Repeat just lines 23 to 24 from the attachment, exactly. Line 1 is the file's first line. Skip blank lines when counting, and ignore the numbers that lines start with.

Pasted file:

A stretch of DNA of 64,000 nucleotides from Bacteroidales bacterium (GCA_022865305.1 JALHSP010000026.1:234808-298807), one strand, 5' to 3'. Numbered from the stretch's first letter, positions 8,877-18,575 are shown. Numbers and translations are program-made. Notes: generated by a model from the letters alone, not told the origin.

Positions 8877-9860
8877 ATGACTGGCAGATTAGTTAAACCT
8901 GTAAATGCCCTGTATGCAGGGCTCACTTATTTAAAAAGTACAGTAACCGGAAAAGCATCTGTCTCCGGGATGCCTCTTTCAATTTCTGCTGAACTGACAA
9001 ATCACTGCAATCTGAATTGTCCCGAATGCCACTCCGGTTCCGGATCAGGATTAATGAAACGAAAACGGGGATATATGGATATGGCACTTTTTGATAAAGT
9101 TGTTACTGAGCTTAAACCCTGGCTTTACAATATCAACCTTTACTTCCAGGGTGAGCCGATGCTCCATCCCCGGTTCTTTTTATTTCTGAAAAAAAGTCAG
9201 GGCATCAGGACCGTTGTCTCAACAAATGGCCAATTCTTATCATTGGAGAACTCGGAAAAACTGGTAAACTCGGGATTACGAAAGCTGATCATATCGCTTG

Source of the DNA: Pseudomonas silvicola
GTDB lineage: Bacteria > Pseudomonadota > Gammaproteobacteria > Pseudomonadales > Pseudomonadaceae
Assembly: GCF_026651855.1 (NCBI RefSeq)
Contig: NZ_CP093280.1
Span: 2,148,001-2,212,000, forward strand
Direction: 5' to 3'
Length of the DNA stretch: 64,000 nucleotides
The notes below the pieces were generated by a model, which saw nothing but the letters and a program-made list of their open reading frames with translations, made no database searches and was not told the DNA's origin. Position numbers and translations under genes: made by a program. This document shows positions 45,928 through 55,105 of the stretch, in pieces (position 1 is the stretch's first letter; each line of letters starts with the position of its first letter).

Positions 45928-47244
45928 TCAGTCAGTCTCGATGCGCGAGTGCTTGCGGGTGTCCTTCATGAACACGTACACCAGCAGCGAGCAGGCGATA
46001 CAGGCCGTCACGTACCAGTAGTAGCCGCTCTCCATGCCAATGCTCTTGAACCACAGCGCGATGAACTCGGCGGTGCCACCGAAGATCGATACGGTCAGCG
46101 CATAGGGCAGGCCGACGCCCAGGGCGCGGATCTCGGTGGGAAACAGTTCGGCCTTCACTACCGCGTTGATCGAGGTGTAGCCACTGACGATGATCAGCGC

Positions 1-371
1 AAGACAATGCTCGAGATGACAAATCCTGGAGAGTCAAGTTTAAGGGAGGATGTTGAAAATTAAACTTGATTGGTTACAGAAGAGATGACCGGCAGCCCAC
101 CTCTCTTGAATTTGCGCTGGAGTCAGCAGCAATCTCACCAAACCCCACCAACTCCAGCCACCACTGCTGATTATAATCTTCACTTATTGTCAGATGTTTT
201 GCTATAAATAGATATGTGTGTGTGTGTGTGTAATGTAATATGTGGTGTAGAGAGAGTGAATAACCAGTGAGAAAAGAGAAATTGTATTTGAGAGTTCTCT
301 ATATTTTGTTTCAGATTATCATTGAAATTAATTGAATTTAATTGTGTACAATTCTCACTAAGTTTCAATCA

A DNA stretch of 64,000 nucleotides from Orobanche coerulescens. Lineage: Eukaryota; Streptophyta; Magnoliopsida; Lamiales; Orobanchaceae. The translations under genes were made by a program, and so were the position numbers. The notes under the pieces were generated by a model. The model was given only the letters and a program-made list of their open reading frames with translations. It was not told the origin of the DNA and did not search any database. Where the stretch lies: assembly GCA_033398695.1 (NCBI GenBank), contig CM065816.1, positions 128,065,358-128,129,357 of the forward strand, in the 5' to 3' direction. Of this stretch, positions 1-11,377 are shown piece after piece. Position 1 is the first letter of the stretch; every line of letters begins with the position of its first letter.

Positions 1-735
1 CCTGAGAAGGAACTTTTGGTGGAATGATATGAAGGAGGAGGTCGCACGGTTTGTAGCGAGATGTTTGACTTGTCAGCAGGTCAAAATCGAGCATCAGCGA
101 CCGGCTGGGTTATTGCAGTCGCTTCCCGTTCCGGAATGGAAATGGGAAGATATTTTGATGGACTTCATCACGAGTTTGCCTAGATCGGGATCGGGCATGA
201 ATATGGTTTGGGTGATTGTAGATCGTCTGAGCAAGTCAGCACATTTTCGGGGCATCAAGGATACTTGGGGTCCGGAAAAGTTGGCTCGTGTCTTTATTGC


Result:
201 GCTATAAATAGATATGTGTGTGTGTGTGTGTAATGTAATATGTGGTGTAGAGAGAGTGAATAACCAGTGAGAAAAGAGAAATTGTATTTGAGAGTTCTCT
301 ATATTTTGTTTCAGATTATCATTGAAATTAATTGAATTTAATTGTGTACAATTCTCACTAAGTTTCAATCA